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In middle and northern Europe many existing buildings have to be improved energetically by means of additional thermal insulation on the building envelope. For buildings with façades worthy to be preserved, only an inside insulation layer may be possible, but with inside insulation layers, moisture problems often arise.

Using a capillary active material, as has been done in this research, the amount of condensation water on the cold side of the inside insulation can be reduced. Also, a vapor retarder is not necessary and, therefore, the drying potential is not limited.

Based on the physical models for coupled heat, air, water vapor, capillary water, pollutant, and salt transport (CHAMPS) in porous building and insulating materials and the computer code DELPHIN developed at the Institut fÃr Bauklimatik (Dresden, Germany), in continuation of the topic “capillary active inside insulation,” further substances and substance combinations were investigated in order to develop safe wall constructions in connection with appropriate thermal insulation. That was done via a computational prognosis and, secondly, with practical application in six test houses in Germany. The latter were connected to measurements of all climatic boundary conditions, such as temperature, relative humidity, shortwave radiation, precipitation, wind velocity and direction, as well as hygrothermic properties, such as temperature and humidity, in the materials.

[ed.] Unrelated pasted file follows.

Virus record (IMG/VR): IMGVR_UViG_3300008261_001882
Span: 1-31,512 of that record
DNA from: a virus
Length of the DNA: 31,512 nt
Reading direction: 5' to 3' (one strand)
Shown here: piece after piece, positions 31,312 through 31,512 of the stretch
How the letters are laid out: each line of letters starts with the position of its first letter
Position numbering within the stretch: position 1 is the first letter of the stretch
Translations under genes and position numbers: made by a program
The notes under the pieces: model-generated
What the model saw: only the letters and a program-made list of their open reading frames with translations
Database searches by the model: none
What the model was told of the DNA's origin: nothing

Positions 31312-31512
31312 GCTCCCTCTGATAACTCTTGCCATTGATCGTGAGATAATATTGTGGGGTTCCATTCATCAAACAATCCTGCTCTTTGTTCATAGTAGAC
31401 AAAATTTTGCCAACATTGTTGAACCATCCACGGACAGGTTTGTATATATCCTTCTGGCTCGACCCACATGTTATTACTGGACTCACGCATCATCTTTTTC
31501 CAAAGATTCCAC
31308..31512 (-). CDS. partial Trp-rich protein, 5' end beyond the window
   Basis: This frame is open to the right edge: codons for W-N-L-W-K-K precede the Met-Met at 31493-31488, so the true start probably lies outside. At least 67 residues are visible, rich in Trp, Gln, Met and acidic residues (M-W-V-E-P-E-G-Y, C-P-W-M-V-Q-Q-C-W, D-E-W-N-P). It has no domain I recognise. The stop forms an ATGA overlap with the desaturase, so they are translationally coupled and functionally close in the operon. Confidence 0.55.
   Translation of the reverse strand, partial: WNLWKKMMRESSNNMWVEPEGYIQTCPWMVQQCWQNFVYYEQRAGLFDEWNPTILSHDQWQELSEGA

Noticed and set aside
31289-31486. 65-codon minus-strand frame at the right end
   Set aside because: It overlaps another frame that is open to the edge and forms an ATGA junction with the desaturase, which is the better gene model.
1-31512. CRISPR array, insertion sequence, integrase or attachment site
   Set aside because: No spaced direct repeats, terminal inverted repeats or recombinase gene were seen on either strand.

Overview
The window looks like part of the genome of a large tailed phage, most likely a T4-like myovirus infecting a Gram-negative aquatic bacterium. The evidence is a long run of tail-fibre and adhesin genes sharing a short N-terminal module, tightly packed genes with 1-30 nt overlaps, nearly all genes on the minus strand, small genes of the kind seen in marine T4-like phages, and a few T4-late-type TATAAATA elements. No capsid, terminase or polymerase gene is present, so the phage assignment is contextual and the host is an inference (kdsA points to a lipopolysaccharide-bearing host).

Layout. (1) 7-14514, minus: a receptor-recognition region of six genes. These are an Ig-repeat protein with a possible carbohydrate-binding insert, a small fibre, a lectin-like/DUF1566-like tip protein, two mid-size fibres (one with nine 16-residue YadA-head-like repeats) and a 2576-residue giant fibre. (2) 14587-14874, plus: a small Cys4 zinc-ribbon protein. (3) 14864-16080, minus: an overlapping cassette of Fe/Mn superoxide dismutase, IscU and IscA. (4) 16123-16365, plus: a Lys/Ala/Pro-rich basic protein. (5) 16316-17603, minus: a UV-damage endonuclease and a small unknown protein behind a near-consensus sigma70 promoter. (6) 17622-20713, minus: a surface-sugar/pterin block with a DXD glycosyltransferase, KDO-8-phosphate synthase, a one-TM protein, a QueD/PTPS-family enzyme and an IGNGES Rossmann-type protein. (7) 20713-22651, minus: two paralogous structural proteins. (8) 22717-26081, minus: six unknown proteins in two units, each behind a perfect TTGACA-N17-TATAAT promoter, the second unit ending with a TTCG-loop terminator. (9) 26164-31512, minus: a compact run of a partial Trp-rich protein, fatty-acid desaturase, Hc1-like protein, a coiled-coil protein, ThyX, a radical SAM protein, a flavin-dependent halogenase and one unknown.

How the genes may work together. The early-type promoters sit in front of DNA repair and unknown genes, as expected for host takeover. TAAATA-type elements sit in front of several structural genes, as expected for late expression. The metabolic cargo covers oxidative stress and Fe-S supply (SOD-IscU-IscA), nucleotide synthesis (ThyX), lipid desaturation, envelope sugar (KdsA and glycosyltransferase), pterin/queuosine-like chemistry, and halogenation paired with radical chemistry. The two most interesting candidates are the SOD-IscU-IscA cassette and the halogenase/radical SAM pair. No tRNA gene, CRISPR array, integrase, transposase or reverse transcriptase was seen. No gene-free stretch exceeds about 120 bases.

For numerical simulation, a set of storage and transport functions for the porous building materials is necessary. This paper describes the modeling and measurement of the moisture storage and moisture transport functions for the capillary active insulation material “calciumsilicate” used in the study.

A comparison of measured and calculated hygrothermic performance within the envelope in a renovated frame house near Hannover, Germany, shows good correspondence. Heat losses have been reduced to one-third, and condensation water does not exceed 0.5 kg/m² during winter.

Moreover, a simplified computer code, COND, has been developed. It delivers about the same results and a sufficient assessment of the moisture distribution in the structure.

Citation: Thermal Performance of Exterior Envelopes of Whole Buildings IX